Novak and Robinson were charged, tried and convicted of unlawful possession of Lysergic Acid Diethylamide, commonly known as LSD. They appealed to this court enumerating as error the overruling of motions to suppress certain evidence seized by the officers prior to and after the arrest, and other alleged actions of the trial judge. Held:
1. Because of information received, four of the Detectives of the Columbus, Georgia Vice Squad, at approximately 8:05 p.m. on November 14, 1972, were conducting a binocular surveillance of a house trailer situated on Lot 2, Country Club Trailer Park, from an unmarked Police car parked across the road from the trailer. The defendant Novak was seen to drive up to the trailer in a Thunderbird automobile, go into the trailer, return to the automobile after a few moments, take a vial from the dash area of the automobile and return to the trailer. After returning to the trailer, defendant Novak handed the vial to the defendant Robinson who examined it. From the binoculars, it was seen that the vial was from or had a "Martin Army" sticker on it and contained dark pills. Robinson handed some money to Novak after he had poured some of the contents of the vial in his hand and examined it. Robinson then took the vial outside to a four-foot block retainer wall and placed it in a hole in one of the blocks, which was on the property of an adjoining landowner. One of the officers then left the surveillance point and walked around on to the premises of another person and reached through a hole in a high redwood fence, located flush with the concrete wall and parallel to it and removed the vial from the concrete block. An examination of the vial indicated that it was probably LSD. The officers then proceeded to the trailer, arrested Robinson inside the trailer, and arrested Novak some distance down the trailer park drive and searched Novak's automobile and found a vial containing a quantity of tablets in the glove compartment. They did not search the house trailer or the defendant Robinson.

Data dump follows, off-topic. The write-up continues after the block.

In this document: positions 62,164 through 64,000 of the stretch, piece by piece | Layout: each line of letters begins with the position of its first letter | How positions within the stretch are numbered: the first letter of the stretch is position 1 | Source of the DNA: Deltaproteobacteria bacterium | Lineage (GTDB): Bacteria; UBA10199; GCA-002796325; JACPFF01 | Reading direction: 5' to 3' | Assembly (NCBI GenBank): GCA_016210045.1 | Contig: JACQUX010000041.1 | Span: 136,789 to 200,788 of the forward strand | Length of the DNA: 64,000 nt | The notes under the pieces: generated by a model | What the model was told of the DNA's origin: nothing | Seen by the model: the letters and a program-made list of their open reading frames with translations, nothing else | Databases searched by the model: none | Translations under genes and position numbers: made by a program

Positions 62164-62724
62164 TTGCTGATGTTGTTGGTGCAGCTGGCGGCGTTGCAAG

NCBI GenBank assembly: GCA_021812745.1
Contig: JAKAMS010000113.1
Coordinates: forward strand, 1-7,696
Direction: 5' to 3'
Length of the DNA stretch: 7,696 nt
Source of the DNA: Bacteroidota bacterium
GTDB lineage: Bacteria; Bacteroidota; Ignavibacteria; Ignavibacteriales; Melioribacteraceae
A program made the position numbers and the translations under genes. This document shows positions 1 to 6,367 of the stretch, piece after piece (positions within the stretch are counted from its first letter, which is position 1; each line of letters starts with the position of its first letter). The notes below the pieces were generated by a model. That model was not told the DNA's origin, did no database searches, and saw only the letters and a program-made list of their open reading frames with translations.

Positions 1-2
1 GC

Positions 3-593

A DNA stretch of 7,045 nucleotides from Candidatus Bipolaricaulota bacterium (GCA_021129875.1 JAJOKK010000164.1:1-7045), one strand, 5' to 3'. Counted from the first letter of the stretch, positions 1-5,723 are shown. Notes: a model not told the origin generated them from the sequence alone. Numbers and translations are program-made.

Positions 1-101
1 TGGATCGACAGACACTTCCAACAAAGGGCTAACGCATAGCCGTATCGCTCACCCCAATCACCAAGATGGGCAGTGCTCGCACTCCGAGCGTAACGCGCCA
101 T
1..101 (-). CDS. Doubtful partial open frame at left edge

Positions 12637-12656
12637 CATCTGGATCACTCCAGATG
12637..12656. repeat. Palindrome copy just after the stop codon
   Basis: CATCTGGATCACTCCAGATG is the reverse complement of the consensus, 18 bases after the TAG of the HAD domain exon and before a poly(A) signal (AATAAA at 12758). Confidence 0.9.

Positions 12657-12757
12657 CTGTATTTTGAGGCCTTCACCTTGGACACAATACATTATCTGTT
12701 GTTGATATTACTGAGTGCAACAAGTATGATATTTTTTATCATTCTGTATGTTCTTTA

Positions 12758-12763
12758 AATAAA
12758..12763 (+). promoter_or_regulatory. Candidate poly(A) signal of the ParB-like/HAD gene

Code 27-207 provides: "An arrest for a crime may be made by an officer, either under a warrant, or without a warrant if the offense is committed in his presence, or the offender is endeavoring to escape, or for other cause there is likely to be a failure of justice for want of an officer to issue a warrant." The words "in his presence" in this section and "within his immediate knowledge" in 27-211 are synonymous. Piedmont Hotel Co. v. Henderson, 9 Ga. App. 672 (4) (72 SE 51)
. An offense is committed in the presence of an officer when senses of the officer gave him knowledge the offense is being committed. Ramsey v. State, 92 Ga. 92
Ga. 53, 63 (17 SE 613
); Howell v. State, 162 Ga. 14
, 16 (134 SE 59
). Probable cause exists where the facts and circumstances within the officer's knowledge are sufficient in themselves to warrant a belief by a man of reasonable caution that a crime has been or is being committed. Brinegar v. United States, 338 U. S. 160 (69 SC 1302, 93 LE 1879). The original search of the concrete block wall was one of which neither of the defendants can complain, that search having been made upon the property of another in which neither of the defendants had or owned any interest, nor upon which they, at the time, were guests of the owner or occupier. That Robinson had, without objection, put cans of beer in the concrete block wall would not bring him within the status of a guest upon or occupier of the wall. After discovering the vial containing a substance resembling LSD, the officers had reasonable grounds to believe that an offense had been committed in their presence and, therefore, were authorized to make the arrest and the subsequent search of the automobile. The contraband thus searched for was not illegally searched for or seized. See Johnson v. State, 126 Ga. App. 93 (189 SE2d 900)